The Misery of Correcting Past Mistakes is an album that revitalizes. It answers questions and soothes my malcontent. Inevitably, I will always reach a point where I wonder if I’ve found and heard all that punk has to offer. It’s a point in time where I think that all the great songs have been written, all the best bands are broken up, and that a period of stagnation has settled down and halted progress indefinitely. These are not fun times. Punk rock’s promise is that somewhere, there will always be someone starting a band, writing great songs, and pushing the genre forward with their own unique interpretation of the its sounds and ideas, and I’m happy to say that after a personal lull, Absent Minds fulfill this promise.
Rooted in the more melodic stylings of late 80s and 90s punk rock, Absent Minds distinguish themselves by incorporating a cellist seamlessly in their lineup. I couldn’t blame anyone for yelling “gimmick!” and moving on, but it never feels like a stunt and manages to be quite cohesive throughout. The cello brings out a lot of melody and gives the music an undercurrent of beauty throughout, but it’s best moments are when the intensity ratchets up and the pretense of classical beauty is crushed for a cathartic sense of aggression. There’s something especially pleasing and somewhat subversive surrounding the idea of hearing someone rock out on a cello, but holy shit, is it thrilling.
“Autotune This!” opens The Misery of Correcting Past Mistakes with a sense of speed and melody. It’s a song that challenges the notion of plastic wrapping music into a perfect package, in direct defiance to the messy and imperfect experiences that motivate us to make it. “Autotune This!” is ultimately a positive song with a message of continuance in the face of adversity, as a particularly resonating line states near the end of the song, “What do you sing when every melodies been sung before? And waking up each day feels just like a fucking chore. It feels so awful, just remain hopeful. Pick yourself up off of the floor.”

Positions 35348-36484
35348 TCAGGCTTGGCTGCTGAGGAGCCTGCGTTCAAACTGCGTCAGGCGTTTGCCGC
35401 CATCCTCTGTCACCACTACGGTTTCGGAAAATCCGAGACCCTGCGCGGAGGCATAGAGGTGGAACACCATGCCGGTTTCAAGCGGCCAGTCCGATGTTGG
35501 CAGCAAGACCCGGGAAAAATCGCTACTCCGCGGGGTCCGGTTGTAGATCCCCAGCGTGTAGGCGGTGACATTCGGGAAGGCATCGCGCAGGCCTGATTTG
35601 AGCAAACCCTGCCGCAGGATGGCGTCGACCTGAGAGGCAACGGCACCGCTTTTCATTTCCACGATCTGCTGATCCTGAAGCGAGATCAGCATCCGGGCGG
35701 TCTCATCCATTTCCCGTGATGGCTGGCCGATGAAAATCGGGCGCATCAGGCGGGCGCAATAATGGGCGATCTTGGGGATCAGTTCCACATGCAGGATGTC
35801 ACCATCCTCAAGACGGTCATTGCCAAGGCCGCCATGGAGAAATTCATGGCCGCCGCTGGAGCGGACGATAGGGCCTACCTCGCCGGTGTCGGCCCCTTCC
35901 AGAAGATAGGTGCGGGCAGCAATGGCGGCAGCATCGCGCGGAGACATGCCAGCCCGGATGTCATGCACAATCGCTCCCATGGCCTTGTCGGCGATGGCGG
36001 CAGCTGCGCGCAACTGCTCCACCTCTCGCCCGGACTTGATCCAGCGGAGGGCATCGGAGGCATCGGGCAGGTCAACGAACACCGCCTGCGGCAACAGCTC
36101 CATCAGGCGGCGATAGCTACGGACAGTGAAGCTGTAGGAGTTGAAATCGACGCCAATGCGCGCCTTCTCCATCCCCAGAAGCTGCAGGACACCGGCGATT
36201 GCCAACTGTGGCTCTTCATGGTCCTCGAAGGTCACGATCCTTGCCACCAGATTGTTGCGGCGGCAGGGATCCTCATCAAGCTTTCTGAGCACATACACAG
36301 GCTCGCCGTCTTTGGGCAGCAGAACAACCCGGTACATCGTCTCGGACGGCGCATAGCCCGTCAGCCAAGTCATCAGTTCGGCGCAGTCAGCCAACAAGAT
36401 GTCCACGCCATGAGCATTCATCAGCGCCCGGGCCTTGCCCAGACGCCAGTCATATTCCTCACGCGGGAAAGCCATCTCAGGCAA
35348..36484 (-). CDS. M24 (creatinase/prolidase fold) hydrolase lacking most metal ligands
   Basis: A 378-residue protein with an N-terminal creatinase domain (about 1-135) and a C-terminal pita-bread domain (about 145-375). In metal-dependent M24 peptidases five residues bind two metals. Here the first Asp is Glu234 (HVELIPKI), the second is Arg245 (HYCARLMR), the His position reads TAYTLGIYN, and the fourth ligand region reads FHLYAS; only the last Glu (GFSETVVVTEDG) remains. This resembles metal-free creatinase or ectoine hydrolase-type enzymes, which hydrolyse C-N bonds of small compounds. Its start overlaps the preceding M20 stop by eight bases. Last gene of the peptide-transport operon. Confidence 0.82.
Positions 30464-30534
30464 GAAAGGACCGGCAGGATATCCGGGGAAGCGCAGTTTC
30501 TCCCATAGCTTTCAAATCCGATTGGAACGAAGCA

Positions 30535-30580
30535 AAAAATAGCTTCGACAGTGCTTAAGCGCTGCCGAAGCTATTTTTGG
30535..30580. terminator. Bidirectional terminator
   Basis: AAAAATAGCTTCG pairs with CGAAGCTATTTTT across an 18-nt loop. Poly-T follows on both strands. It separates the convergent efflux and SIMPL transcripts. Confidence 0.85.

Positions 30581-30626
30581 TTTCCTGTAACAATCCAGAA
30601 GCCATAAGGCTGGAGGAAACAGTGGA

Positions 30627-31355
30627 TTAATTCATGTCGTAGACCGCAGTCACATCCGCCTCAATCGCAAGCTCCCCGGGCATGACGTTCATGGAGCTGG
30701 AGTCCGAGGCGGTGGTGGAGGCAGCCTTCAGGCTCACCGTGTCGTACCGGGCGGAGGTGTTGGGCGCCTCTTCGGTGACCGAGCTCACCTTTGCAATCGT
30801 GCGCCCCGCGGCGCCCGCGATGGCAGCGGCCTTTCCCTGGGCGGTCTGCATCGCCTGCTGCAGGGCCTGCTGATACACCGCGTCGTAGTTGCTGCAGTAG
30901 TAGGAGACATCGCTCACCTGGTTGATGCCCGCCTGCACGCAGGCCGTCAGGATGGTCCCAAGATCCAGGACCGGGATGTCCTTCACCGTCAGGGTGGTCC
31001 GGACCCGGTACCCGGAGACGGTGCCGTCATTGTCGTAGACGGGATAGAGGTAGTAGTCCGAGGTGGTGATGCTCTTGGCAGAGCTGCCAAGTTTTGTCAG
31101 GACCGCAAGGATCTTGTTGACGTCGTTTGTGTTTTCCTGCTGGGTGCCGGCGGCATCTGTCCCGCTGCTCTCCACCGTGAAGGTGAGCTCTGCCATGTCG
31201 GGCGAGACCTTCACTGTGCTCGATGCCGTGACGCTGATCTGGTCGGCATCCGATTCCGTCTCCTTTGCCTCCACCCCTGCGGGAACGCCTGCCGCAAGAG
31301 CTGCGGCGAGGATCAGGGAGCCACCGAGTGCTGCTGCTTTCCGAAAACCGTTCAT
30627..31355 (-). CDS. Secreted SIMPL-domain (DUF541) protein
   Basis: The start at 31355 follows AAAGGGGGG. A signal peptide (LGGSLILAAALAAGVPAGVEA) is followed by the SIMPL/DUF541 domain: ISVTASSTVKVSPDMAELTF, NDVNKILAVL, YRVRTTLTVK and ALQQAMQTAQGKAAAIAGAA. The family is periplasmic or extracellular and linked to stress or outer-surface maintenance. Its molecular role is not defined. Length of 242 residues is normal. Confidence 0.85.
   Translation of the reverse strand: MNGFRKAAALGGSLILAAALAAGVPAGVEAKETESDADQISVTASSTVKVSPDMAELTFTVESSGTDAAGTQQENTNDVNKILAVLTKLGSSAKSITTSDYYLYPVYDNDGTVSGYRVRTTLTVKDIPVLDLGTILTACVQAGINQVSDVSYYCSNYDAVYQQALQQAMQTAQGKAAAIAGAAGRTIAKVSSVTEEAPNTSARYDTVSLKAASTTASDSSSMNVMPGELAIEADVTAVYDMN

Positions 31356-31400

While the cello will obviously take the spotlight on a number of songs because of its novelty, it stands to mention that throughout the album the guitar playing is amazing and captures the essence of 90s punk perfectly. The solo on “No Generation” is particularly effective, sounding like something Brian Baker could’ve played in Bad Religion, and although it’s short, it’s one of many instantly memorable and impressive solos. “Krusty Kids” might be my favorite song on The Misery of Correcting Past Mistakes, due in no small part to its huge hooks and instrumental teamwork. There’s a sense of musical clockwork present on this track that makes it feel fully conceived from top to bottom. The cello plays off the other sounds phenomenally, and surprisingly grounds the music with its simple melodies.
My favorite bands don’t take themselves too seriously. They can have gravitas, they can talk about serious issues, but there’s never a worry of them succumbing to their own self-righteousness. In a way, “Skinny Jeans” works on multiple levels, but will mostly be recognized as a funny song. It’s a playful track about the narrator not being able to get a date because of his sad lack of skinny jeans. It skewers modern punk’s fashion-centric attitude, but also sarcastically comments on male sexual entitlement (“Next thing I know, she’s blowing some dude playing cello! That’s not fair because it’s not me!”). It’s one of my favorite songs on The Misery of Correcting Past Mistakes and hearkens positively back to NOFX’s sarcastic songcraft.
I like finding music that inspires me. As punk proverb says, “go out and start a band.” That’s fine advice, and I’m glad Absent Minds took it. But for me, after a dull dry-spell devoid of quality or catharsis, The Misery of Correcting Past Mistakes was a glass of refreshing ice water in the desert. Accordingly, it inspired me differently– it inspired me to keep listening. Absent Minds reminded me that punk’s greatest records haven’t already been written, and the door hasn’t been closed to canonizing new classics. The Misery of Correcting Past Mistakes proves we’re not devotees to a dead history– indeed, punk rock is still very much alive.